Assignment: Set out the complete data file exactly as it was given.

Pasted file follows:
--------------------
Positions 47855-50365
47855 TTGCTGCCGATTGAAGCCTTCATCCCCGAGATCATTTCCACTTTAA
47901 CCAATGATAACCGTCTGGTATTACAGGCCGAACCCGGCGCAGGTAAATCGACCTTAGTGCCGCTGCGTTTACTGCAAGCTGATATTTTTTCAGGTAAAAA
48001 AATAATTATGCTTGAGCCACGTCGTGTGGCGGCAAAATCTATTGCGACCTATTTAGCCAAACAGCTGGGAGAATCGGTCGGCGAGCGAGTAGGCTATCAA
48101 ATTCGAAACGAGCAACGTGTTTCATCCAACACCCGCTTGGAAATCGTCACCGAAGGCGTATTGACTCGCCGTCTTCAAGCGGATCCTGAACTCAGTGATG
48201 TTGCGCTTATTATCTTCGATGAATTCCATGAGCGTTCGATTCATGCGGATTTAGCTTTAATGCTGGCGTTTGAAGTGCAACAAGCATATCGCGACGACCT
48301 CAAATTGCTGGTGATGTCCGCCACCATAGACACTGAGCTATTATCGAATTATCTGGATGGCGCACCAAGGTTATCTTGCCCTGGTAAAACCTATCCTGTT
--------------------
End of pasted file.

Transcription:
Positions 47855-50365
47855 TTGCTGCCGATTGAAGCCTTCATCCCCGAGATCATTTCCACTTTAA
47901 CCAATGATAACCGTCTGGTATTACAGGCCGAACCCGGCGCAGGTAAATCGACCTTAGTGCCGCTGCGTTTACTGCAAGCTGATATTTTTTCAGGTAAAAA
48001 AATAATTATGCTTGAGCCACGTCGTGTGGCGGCAAAATCTATTGCGACCTATTTAGCCAAACAGCTGGGAGAATCGGTCGGCGAGCGAGTAGGCTATCAA
48101 ATTCGAAACGAGCAACGTGTTTCATCCAACACCCGCTTGGAAATCGTCACCGAAGGCGTATTGACTCGCCGTCTTCAAGCGGATCCTGAACTCAGTGATG
48201 TTGCGCTTATTATCTTCGATGAATTCCATGAGCGTTCGATTCATGCGGATTTAGCTTTAATGCTGGCGTTTGAAGTGCAACAAGCATATCGCGACGACCT
48301 CAAATTGCTGGTGATGTCCGCCACCATAGACACTGAGCTATTATCGAATTATCTGGATGGCGCACCAAGGTTATCTTGCCCTGGTAAAACCTATCCTGTT